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Obama’s “Catastrophic Defeat” in Ukraine
Washington's "Pivot" hits a Brick Wall
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“We are currently witnessing an epic and historic event. The Ukrainian regular army and the punitive battalions are suffering a catastrophic defeat to the south of Donetsk…..It still is not quite clear how the Junta intends to avoid a complete defeat here…. By squandering the most combat-capable brigades in systematic offensive operations, the Junta sustained enormous losses and at the same time suffered a crushing, purely military defeat. The southern front has collapsed.” – The Southern Front Catastrophe– August 27, 2014″, Colonel Cassad, Military Briefing, Novorossiya, Ukraine

“The reports out of Novorussia (New Russia) are nothing short of incredible… sources are reporting that Novorussian forces have bypassed Mariupol from the north and have entered the Zaporozhie region!” – News from the Front, Vineyard of the Saker

Barack Obama has pushed Ukraine to the brink of political, economic and social collapse. Now he wants to blame Russia for the damage he’s done. It’s absurd. Moscow is in no way responsible for Ukraine’s descent into anarchy. That’s all Washington’s doing, just as Iraq, Afghanistan, Libya, and now Syria were Washington’s doing. If you want to blame someone, blame Obama.

Ukraine’s troubles began when the US State Department toppled the elected president in February and replaced him with a compliant stooge who agreed to follow Washington’s directives. The new “junta” government quickly launched a full-blown war against Russian-speaking Ukrainians in the east which split the civilian population and drove the country to ruin. The plan “pacify” the East was concocted in Washington, not Kiev and certainly not Moscow.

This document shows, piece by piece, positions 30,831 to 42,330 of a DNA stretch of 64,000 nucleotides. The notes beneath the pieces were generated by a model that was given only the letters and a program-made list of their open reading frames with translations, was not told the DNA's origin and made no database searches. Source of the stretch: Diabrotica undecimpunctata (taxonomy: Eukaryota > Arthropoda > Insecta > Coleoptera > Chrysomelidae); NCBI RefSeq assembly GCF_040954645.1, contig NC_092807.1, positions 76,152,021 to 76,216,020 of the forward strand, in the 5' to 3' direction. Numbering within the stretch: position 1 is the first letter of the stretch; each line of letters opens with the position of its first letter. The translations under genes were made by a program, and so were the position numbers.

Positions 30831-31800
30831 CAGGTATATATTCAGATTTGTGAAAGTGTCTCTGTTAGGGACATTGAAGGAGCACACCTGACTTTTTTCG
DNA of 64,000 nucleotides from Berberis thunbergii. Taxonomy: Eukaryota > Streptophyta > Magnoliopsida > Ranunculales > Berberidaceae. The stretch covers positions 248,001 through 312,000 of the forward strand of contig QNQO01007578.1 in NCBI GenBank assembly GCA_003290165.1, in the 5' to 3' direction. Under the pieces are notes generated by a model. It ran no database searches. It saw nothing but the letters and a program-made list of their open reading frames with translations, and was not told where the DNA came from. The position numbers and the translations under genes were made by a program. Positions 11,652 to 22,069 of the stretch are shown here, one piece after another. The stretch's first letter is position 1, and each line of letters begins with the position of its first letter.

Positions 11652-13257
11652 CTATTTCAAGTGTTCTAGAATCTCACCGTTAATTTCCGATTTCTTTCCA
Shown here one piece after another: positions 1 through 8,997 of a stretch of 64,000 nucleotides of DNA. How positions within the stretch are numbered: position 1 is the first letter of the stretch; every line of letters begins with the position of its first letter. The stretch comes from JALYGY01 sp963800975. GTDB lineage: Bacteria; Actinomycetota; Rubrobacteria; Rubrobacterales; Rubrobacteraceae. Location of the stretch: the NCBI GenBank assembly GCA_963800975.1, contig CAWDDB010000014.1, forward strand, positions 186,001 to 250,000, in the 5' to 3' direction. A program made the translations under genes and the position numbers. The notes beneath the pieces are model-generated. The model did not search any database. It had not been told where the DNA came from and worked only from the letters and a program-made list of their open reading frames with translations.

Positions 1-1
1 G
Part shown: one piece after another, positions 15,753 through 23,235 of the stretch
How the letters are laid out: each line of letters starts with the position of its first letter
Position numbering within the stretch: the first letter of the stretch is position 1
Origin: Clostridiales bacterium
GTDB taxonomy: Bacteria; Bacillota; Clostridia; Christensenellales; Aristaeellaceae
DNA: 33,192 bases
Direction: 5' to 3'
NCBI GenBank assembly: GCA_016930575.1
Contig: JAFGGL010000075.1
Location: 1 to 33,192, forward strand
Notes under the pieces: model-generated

Moscow has repeatedly called for an end to the violence and a resumption of negotiations, but each request has been rebuffed by Obama’s puppet in Kiev leading to another round of hostilities. Washington doesn’t want peace. Washington wants the same solution it imposed on Iraq, Afghanistan, Libya and Syria, that is, a chaotic failed state where ethnic and sectarian animosities are kept at a boiling point so forward-operating bases can be established without resistance, so resources can be extracted at will, and so a formally-independent nation can be reduced to a “permanent state of colonial dependency.” (Chomsky) That’s the basic gameplan wherever Washington goes. The same rule applies to Ukraine. The only choice the people have is to arm themselves and fight back. Which is what they’ve done.

Donetsk and Lugansk have formed militias and taken the war to the enemy. They’ve engaged Obama’s proxy-army on the battlefield and pounded it into mincemeat. That’s why Obama deployed his propagandists to lie about the fictitious “Russian invasion”. The administration needs a diversion because the Novorussia forces (aka-the “pro Russia separatists”) are kicking the holy crap out of Obama’s legions. That’s why Washington and Kiev are in full panic-mode, because none of this was supposed to happen. Obama figured the army would put down the insurrection, crush the resistance, and move him one step closer to his goal of establishing NATO bases and missile defense systems on Russia’s western flank.